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    How an Ice Cream Float Works

    An ice cream soda or ice cream float is made by adding soda pop or seltzer to ice cream. Some people add flavoring, like chocolate syrup, or a little milk. However you make it, as soon as the soda hits the ice cream you get fizzy, frothy, tasty bubbles.

    Please note:  All chemicals and experiments can entail an element of risk, and no experiments should be performed without proper adult supervision.

    Do you know how it works? It's basically the same as what is going on with the Mentos™ soda fountain (see “Mentos Mayhem” September 2004 ChemShorts), except not as messy. You are releasing the carbon dioxide in the soda out of solution. Bubbles of air in the ice cream provide nucleation sites around which carbon dioxide bubbles can form and grow. Some ingredients in the ice cream lower the surface tension of the soda so the gas bubbles can expand, while other ingredients trap the bubbles in much the same way as small amounts of protein in seawater trap air to form seafoam.

    Very popular varieties include black cows (cola and vanilla ice cream), brown cows (root beer and vanilla ice cream), and a coffee cola float (which is both bubbly and caffeinated). For kids, purple cows are also a big hit – they are both frothy and leave a purple tongue and mustache – a double win.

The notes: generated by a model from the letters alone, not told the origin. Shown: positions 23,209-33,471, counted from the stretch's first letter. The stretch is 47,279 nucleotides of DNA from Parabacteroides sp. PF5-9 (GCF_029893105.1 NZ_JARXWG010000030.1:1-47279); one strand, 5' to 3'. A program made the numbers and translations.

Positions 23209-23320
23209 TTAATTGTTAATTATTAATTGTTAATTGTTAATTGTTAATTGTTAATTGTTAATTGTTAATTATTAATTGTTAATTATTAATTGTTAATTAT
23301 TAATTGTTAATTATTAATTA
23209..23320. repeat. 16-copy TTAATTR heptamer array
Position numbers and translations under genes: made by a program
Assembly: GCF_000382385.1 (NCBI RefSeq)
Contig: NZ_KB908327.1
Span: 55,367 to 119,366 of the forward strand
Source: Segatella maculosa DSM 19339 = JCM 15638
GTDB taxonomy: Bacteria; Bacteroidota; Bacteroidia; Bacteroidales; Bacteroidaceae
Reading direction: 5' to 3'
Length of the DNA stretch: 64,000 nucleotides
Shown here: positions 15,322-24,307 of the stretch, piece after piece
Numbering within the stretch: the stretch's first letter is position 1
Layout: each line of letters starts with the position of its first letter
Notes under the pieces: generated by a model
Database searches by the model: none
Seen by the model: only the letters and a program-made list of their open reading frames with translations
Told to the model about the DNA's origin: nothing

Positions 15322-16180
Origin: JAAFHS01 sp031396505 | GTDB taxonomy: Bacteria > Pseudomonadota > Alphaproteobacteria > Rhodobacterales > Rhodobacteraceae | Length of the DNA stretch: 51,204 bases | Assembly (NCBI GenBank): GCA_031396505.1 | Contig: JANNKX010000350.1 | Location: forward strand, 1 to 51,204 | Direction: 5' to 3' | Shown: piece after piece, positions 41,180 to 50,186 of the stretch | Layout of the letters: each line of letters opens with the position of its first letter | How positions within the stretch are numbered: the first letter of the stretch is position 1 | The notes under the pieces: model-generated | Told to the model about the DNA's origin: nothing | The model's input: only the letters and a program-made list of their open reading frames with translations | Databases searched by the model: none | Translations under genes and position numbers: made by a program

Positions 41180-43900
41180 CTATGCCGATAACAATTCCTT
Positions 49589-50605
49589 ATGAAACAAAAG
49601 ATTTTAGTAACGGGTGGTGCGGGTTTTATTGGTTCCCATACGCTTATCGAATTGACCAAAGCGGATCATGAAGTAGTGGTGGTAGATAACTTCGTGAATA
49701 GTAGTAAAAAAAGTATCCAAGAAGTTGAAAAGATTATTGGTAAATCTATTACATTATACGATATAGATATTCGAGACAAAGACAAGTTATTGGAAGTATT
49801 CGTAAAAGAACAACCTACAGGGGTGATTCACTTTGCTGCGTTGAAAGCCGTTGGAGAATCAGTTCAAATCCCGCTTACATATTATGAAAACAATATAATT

A Purple Cow has purple grape juice and milk and/or milk products. Here's a few versions; take your choice.

    Purple Cow #1

    1 1/2 cups cold skim or reduced fat milk

    3 tbsp frozen grape juice concentrate

    1/2 cup low-fat vanilla frozen yogurt or ice milk

    5 medium ice cubes or the same amount of crushed ice

    Place all ingredients in a blender and process until smooth.

    Purple Cow #2

    3/4 cups 1 percent low-fat milk 

    1 1/2 tbsp frozen grape juice concentrate 

    1/4 cups fat-free vanilla yogurt 

    Combine ingredients in a container with lid and shake until well blended. Pour into a tall glass. 

    Welch's Purple Cow #3:

    in a 12 oz. glass combine two scoops of vanilla ice cream with chilled Welch's purple grape juice. 

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    Kathleen Carrado Gregar, PhD, Argonne National Labs 
    kcarrado@anl.gov
    September 2008

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    Reference:  Anne Marie Helmenstine at: http://chemistry.about.com/b/2008/06/23/how-an-ice-cream-soda-or-float-works.htm and http://sneakykitchen.com/Recipes/purple_cow.htm